How to refer your protection client

  • Explain what signposting is
  • Describe who signposting is suitable for
  • Explain how you should go about signposting
How to refer your protection client

Protection seems to be having its moment in the limelight of late.

For example, Income Protection sales were up markedly last year and a 7Families follow-up campaign is currently helping to further raise awareness.

Meanwhile, the Cabinet Office is backing a series of workstreams to encourage the industry to look closely at what it needs to do to help improve accessibility to all types of protection cover – both on an individual and employer-paid basis. 

Whether the government will actually help the industry promote the uptake of protection largely depends on the industry and how much of a proactive and leading role it ends up taking.

Signposting represents an opportunity to do just that.

Launched at the House of Parliament in January as part of the British Insurance Broker Association’s (BIBA) 2020 Access manifesto, the development of the system of signposting to protection specialists has been led by Johnny Timpson’s Access To Insurance Working Group.

A number of insurers, reinsurers and advisers have now signed up to this voluntary agreement.

In doing so, they pledge to signpost customers that they cannot help because of their medical condition or due to disability towards a firm that can help source them appropriate cover.


Because the association has been heavily involved thus far, chairing the workstream and providing support and direction.

Having had signposting in place for the last 12 years to enable drivers with health conditions to access car and travel insurance, BIBA is well placed to lend its experience.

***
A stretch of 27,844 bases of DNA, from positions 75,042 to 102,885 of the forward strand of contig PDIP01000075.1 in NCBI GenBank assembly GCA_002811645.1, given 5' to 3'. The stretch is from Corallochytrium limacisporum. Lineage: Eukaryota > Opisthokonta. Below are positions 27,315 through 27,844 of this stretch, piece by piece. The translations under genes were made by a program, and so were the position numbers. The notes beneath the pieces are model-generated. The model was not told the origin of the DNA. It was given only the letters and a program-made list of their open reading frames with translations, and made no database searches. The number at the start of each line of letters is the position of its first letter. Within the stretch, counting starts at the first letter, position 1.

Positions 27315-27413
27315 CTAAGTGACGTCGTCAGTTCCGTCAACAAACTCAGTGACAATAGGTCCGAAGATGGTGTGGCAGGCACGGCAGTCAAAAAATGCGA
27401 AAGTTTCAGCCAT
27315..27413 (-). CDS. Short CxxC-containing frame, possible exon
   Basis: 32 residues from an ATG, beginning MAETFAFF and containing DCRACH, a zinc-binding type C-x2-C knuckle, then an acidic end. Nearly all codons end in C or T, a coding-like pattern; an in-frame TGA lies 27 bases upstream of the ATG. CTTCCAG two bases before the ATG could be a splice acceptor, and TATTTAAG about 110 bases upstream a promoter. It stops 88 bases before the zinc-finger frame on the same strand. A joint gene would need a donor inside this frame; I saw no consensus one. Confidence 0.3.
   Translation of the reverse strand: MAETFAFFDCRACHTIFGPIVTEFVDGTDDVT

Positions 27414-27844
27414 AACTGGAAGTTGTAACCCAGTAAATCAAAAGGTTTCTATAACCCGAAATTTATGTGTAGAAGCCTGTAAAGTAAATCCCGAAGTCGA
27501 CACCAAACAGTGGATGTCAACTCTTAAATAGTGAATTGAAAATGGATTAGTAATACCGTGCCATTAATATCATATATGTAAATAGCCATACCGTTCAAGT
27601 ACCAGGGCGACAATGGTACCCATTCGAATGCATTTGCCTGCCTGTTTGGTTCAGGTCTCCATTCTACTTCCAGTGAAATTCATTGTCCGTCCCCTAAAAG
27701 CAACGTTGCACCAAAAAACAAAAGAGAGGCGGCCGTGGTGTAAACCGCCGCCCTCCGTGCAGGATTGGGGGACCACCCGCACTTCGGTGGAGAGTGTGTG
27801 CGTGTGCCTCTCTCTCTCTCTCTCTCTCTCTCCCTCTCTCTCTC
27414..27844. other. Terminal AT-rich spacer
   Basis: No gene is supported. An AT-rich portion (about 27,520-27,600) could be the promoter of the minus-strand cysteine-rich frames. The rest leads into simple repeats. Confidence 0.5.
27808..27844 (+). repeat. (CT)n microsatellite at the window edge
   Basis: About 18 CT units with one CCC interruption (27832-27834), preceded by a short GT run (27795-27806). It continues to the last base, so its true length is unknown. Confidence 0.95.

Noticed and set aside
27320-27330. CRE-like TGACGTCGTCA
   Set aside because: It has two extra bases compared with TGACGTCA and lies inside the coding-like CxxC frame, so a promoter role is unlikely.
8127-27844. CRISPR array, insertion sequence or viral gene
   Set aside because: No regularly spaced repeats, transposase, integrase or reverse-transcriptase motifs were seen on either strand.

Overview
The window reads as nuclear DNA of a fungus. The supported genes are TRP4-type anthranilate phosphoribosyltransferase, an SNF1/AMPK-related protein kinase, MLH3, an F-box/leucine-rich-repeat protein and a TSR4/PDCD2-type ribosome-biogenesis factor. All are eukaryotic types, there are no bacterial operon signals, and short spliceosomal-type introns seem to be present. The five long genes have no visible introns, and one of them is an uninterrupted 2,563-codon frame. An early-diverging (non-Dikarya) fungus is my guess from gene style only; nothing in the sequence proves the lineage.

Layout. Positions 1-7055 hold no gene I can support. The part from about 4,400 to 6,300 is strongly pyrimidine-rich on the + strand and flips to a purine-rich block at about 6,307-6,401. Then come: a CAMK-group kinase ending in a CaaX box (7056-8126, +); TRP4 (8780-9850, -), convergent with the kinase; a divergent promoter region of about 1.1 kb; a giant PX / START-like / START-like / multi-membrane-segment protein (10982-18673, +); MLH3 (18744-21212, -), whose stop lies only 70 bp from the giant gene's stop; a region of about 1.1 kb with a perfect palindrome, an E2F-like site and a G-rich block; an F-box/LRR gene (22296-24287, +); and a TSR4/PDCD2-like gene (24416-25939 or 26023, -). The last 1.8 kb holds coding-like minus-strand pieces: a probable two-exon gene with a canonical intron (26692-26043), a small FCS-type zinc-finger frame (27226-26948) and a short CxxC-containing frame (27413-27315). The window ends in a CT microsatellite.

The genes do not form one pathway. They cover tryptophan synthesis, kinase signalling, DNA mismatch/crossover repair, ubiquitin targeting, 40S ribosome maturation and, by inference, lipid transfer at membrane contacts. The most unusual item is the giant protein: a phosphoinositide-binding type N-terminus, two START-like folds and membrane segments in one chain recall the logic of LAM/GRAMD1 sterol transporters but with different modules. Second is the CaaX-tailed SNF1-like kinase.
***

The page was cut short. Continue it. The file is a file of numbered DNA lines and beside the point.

The association already has a call service set up for this purpose - accessible online or via the phone – which will now also be made available for protection signposting purposes, providing an immediate transfer to an adviser or an electronic referral.

How does signposting work in practice?

The signposting agreement does not in any way mandate what signatories should do.

Instead, by signing the agreement, firms agree to “encourage” signposting within their organisations, explains Alan Knowles, managing director of specialist protection adviser Cura and chair of the Protection Distributors’ Group (PDG).

For insurers, this could be signposting customers who apply directly to BIBA’s ‘Find a Broker’ service for anyone they decline, or back to the adviser for advised cases.

For advisers, this could mean setting up an agreement with another firm that specialises in helping customers with health conditions, or referring to BIBA themselves once all other options have been explored. 

“The firm you signpost, could be anybody who is suitable for that customer. They don’t have to be a signatory themselves,” adds Mr Knowles.

He says that unlike in the world of travel insurance though, where it is mandated that any case of adverse terms must include signposting, things are little different for protection because in many circumstances loadings or exclusions are warranted.